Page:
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Bebop Spoken There

Danny Gatton: "I was tired of playing in beer joints. I wanted to do something tangible like building cars. But once you do music it gets into your blood. You can get away from it for awhile but sooner or later it comes back to you." - (Down Beat April 1991).

Tal Farlow: "There were times when I would stop [playing guitar] and do sign painting." - (Downbeat December 5, 1963)

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Today Monday August 21

Radio
Radio 3: Jazz Now. Live from Pizza Express, Soweto Kinch featuring Andy Sheppard/Carla Bley/Steve Swallow. 11pm.
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Afternoon.
Jazz in the Afternoon - Crescent Club, 1 Hudleston, Cullercoats NE30 3OS. 1pm. Free.
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Evening.
?????
To the best of our knowledge, details of the above events are correct but may be subject to alteration.

Tuesday, March 01, 2016

CD Review: Aldevis Tibaldi London Jazz Ensemble - twentysix three

John Eacott (tpt/flug); Aldevis Tibaldi (ten/sop); Paul Taylor (tmb); Liam Dunachie (pno); Richard Sadler (bs); Chris Gale (dms).
(Review by Lance)
Becoming more and more disillusioned by what is passed off as jazz these days a disc such as this gives me hope for the future. 
Imagine Mingus*, Monk** and Ellington***, composing and arranging today and you get an inkling of where this is at. Indeed, the three composers mentioned actually provide the only non-original compositions on the album, the rest coming from the pen of leader Tibaldi.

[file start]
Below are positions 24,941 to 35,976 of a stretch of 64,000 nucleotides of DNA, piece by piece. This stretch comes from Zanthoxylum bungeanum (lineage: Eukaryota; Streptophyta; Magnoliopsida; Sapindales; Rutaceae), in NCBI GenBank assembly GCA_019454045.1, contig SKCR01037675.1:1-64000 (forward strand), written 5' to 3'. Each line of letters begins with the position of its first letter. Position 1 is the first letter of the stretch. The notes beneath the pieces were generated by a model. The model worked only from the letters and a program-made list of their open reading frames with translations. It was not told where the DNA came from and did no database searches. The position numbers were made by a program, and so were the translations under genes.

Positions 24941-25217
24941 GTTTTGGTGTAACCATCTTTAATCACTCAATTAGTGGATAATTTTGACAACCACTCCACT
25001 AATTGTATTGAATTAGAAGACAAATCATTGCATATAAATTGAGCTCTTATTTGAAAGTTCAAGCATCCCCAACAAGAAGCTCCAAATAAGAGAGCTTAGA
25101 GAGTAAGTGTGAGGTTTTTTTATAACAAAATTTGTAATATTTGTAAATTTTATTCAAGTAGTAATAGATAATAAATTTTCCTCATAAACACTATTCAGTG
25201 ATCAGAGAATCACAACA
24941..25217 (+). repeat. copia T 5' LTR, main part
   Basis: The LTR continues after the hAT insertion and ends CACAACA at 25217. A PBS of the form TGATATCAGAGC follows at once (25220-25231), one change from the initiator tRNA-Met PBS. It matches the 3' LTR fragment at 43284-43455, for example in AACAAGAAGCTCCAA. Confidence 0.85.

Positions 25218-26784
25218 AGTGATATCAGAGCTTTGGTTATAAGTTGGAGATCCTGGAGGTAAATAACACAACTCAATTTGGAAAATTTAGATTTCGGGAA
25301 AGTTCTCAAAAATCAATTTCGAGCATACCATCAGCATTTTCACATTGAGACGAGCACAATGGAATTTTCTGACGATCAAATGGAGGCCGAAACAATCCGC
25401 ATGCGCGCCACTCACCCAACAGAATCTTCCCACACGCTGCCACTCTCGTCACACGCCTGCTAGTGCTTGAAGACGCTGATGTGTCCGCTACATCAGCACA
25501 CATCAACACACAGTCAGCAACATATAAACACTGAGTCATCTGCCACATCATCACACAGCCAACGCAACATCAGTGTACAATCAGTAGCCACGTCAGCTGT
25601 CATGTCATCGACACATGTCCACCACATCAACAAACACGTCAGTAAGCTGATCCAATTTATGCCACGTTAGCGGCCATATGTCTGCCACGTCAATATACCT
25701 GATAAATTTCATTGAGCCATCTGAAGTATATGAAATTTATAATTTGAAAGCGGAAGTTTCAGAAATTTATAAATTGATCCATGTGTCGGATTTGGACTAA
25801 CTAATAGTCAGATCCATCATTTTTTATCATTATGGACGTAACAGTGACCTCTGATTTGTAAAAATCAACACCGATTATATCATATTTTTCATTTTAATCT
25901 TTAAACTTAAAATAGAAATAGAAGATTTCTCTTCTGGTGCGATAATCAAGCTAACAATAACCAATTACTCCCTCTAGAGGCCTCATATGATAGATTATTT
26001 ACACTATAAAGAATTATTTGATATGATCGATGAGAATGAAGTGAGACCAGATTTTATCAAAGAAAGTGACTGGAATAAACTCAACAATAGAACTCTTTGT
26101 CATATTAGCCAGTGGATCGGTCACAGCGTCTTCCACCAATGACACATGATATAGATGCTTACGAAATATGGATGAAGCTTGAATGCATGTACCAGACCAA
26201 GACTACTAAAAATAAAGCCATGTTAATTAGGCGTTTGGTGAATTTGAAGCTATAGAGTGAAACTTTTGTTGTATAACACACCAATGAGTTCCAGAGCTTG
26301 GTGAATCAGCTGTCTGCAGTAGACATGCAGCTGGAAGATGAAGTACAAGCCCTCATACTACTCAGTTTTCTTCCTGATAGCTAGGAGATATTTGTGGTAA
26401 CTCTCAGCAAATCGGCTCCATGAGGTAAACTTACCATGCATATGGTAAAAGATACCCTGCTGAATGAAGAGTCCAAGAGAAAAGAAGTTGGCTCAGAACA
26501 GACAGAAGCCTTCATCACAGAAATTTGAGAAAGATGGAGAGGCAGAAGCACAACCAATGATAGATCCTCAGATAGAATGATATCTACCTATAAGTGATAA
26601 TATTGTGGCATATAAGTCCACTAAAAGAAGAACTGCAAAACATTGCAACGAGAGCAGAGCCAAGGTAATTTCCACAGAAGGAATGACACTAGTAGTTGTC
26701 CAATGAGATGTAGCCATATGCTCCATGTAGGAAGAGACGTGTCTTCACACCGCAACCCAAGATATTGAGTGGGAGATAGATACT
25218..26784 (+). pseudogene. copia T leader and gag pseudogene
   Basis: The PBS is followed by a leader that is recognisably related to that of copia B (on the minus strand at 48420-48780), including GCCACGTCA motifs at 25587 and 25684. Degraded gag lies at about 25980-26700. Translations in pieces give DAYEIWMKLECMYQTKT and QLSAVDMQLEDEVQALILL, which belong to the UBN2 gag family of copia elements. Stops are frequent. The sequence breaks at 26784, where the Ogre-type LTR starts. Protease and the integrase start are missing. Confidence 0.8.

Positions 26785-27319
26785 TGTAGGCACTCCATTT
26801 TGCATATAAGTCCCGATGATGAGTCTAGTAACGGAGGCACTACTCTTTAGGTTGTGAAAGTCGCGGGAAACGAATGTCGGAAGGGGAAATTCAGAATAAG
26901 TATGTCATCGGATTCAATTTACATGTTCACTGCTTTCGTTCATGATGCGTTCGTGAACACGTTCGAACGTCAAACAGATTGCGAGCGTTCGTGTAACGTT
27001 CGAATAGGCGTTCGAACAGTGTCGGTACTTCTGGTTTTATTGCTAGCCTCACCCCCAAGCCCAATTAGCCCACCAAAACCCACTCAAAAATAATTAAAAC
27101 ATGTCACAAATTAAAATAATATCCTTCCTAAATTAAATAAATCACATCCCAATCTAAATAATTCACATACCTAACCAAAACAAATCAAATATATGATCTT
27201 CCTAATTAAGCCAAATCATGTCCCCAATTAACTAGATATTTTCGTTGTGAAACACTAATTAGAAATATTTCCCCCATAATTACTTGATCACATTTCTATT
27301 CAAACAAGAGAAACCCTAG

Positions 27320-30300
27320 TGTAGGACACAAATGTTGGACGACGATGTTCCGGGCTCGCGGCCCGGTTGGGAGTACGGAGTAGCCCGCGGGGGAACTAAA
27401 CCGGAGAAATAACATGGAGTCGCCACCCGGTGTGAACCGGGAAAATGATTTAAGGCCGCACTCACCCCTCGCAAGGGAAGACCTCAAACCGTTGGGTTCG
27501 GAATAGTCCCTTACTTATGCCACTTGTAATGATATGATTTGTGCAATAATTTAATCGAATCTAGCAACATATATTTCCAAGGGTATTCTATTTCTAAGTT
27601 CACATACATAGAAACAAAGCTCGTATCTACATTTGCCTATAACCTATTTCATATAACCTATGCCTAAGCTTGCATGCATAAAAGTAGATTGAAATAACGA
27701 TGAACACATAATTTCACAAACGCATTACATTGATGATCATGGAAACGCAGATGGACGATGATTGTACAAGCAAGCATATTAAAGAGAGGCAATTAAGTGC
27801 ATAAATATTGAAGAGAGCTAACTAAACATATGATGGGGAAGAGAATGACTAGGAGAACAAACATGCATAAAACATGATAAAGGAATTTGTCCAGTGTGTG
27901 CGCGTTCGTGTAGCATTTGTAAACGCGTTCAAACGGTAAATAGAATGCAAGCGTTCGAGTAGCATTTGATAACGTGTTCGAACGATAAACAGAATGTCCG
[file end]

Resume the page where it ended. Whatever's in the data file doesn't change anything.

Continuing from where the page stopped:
Taylor's plunger solo on the opening Hunting Goose laid down the band's manifesto which I interpret as, "We will build for the future whilst maintaining the noble traditions of the past."
They do this admirably without, for one moment, suggesting that we are anywhere but in 2016. John Eacott, referred to by our JC in his memorable visit to the '606',  blows some fine trumpet and Tibaldi chips in with impressive solos on both soprano and tenor. The Italian, seemingly, is making waves on the London scene and deservedly so - he's an exciting and lyrical player.
Dunachie, is the kind of piano player that, at one time, seemed to have been washed away with the tide. Not so, he comps and solos - he swings for today. Swinging, as a verb, isn't a dirty word, music wise, on discs like this.
Black and Tan Fantasy respects Duke but doesn't pay lip service. Sadler on bass - bass rhymes with ace - on Black and Tan, he remembers Blanton but his ears are up the road. Gale, not only drums but co-produces along with Tibaldi and the result is nothing less than super satisfying.
My only problem with this excellent album is the title - wtf is twentysix three all about?
Lance.
* Weird Nightmare.
** We See.
*** Black and Tan Fantasy.

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Bebop Spoken Here -- Here, being the north-east of England -- centred in the blues heartland of Newcastle and reaching down to the Tees Delta and looking upwards to the Land of the Kilt.
Not a very original title, I know; not even an accurate one as my taste, whilst centred around the music of Bird and Diz, extends in many directions and I listen to everything from King Oliver to Chick Corea and beyond. Not forgetting the Great American Songbook the contents of which has provided the inspiration for much great jazz and quality popular singing for round about a century.
The idea of this blog is for you to share your thoughts and pass on your comments on discs, gigs, jazz - music in general. If you've been to a gig/concert or heard a CD that knocked you sideways please share your views with us. Tell us about your favourites, your memories, your dislikes.
Lance (Who wishes it to be known that he is not responsible for postings other than his own and that he's not always responsible for them.)
Contact: lanceliddle@gmail.com I look forward to hearing from you.

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